In the latest issue of Ebony Magazine, an article penned by author Chevonne Harris takes a look at how Christians, who are unmarried, but not so young anymore, are balancing their faith while having premarital sex. A young woman in her 30s admits to being “Single, Saved and Having Sex,” the title of the article, and struggling to remain abstinent until she marries, the preferred way God intended Christians to live. Author Kenny Pugh, known as “the relationship strategist,” responded to the article on social media after several requests from his followers familiar with his platform of promoting sexual abstinence until marriage, the crux of his best-selling title, “Can You Do IT Standing Up? A Different Position on Relationships.” His position garnered the attention of author, Sophia Nelson who was also quoted in the book, along with editors at Ebony Magazine.
Black Enterprise (BE) recently marked 40 years of listing America’s largest Black companies at the Black Enterprise Entrepreneurs Conference and Expo hosted by Nationwide at the Chicago Hilton. The evening drew more than 1,000 African American executives, businesses owners and professionals to commemorate the 40th anniversary of the first publication of the magazine’s flagship roster, the BE 100s, which has been lauded as the most authoritative analysis and ranking of the nation’s top-grossing Black-owned companies. When BE first compiled its top 100 in 1973, combined sales for the 100 component companies totaled $473 million. Today, the top 100 African American industrial/service companies–the core of the BE 100s report–collectively grossed more than $18.7 billion. The list has become the cornerstone of Black Enterprise magazine’s June issue.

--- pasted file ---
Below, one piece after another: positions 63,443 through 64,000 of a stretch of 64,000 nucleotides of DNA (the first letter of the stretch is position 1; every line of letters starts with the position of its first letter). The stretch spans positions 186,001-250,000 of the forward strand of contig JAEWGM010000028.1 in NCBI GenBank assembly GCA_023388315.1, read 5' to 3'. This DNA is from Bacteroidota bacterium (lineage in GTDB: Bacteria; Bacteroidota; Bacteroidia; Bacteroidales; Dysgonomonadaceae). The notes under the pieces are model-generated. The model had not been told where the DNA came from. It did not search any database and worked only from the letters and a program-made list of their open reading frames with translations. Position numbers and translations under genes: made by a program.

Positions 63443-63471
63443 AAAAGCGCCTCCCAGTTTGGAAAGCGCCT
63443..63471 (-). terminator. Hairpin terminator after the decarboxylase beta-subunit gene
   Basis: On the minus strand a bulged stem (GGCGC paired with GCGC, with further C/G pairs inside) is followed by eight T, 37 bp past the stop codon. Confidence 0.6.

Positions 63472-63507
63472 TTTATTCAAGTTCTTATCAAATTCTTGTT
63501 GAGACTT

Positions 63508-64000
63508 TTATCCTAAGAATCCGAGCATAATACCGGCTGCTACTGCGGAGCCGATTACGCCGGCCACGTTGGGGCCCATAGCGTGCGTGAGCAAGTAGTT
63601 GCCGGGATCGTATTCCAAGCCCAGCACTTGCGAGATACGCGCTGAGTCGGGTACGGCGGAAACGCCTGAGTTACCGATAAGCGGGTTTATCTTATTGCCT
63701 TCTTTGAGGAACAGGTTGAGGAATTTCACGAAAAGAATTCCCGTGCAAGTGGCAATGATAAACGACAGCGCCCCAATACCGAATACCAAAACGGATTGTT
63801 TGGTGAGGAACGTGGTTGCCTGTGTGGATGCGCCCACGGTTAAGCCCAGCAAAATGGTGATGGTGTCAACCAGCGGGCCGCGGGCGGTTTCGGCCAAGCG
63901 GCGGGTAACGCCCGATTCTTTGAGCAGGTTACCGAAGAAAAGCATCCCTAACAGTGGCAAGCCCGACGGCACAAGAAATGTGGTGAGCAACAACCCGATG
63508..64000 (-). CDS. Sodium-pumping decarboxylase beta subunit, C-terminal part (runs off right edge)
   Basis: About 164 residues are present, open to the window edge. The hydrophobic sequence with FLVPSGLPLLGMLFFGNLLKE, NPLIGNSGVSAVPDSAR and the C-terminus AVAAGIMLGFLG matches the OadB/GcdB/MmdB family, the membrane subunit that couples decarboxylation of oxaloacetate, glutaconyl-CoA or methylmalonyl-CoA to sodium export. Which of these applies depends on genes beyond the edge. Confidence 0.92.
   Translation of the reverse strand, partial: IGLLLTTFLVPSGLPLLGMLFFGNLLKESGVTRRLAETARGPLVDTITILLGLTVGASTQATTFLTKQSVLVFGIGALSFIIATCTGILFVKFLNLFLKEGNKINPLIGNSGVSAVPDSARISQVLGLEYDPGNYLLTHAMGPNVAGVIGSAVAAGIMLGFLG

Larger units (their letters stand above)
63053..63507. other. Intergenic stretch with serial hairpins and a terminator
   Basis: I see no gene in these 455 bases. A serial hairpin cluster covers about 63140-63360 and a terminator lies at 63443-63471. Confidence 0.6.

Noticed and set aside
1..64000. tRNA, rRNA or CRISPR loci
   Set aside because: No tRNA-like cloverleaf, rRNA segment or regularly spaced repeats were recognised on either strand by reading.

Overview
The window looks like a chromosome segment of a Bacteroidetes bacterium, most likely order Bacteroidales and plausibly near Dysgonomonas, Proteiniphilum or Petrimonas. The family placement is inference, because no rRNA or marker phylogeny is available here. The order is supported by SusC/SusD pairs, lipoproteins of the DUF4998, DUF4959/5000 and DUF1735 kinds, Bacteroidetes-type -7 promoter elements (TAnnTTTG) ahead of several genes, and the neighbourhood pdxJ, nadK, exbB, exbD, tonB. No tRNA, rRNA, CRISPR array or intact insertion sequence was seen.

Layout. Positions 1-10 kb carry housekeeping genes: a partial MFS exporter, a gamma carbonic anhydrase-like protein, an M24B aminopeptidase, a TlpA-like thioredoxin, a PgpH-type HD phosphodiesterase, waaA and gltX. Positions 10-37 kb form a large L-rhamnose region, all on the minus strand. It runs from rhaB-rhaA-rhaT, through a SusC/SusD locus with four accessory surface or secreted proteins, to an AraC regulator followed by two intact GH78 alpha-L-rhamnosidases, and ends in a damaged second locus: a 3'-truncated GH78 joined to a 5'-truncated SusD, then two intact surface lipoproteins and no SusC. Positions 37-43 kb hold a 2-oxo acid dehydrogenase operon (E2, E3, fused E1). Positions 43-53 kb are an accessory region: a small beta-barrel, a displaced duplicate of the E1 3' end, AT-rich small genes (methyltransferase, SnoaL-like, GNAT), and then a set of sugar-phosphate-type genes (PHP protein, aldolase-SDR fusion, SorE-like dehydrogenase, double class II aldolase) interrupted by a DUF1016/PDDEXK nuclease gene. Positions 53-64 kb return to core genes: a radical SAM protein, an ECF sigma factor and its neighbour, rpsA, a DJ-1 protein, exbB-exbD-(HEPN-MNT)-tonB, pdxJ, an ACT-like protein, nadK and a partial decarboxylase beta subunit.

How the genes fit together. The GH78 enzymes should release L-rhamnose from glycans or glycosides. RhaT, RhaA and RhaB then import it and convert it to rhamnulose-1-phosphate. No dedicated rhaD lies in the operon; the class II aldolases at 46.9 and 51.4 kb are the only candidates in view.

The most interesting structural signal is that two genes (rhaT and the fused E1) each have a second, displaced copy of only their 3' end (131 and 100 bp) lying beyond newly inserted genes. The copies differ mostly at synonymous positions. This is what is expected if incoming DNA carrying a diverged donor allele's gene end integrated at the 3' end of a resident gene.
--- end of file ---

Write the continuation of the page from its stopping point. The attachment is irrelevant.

Lt. Wesley Brown, the first African American graduate of the U.S. Naval Academy, in Annapolis, Md., died of cancer on Tuesday, May 22. He was 85. Brown served in the Korean and the Vietnam wars and served in the U.S. Navy from May 2, 1944, until June 30, 1969. After retiring from the Navy, Brown became a construction project manager for the state of New York and a facilities planner for his alma mater, Howard University. Brown is survived by his wife Crystal, two daughters, two sons, seven grandchildren, and two great-grandchildren. In 2008, the Naval Academy built the Wesley Brown Field House in his honor.
“The Wiz,” a dance production by Ballet On Wheels Dance School & Company, will take the stage on Saturday and Sunday at Hutchison School, located at 1740 Ridgeway Road. “The Wiz” is an urban retelling of L. Frank Baum’s children’s novel “The Wonderful Wizard of Oz.” The musical was first featured on Broadway in 1975, showcasing an entirely African American cast, winning seven Tony awards, including one for Best Musical. In Ballet On Wheels’ production of “The Wiz,” the local cast of nearly 100 youth dancers comes primarily from Ballet On Wheels Dance School & Company. “This production really incorporates all things dance,” says Chauniece Conner, founder of BOW. “The show features Jazz, Modern, Classical ballet and Hip Hop production numbers–something for everyone to enjoy.”
COMPILED BY JULIANA NORWOOD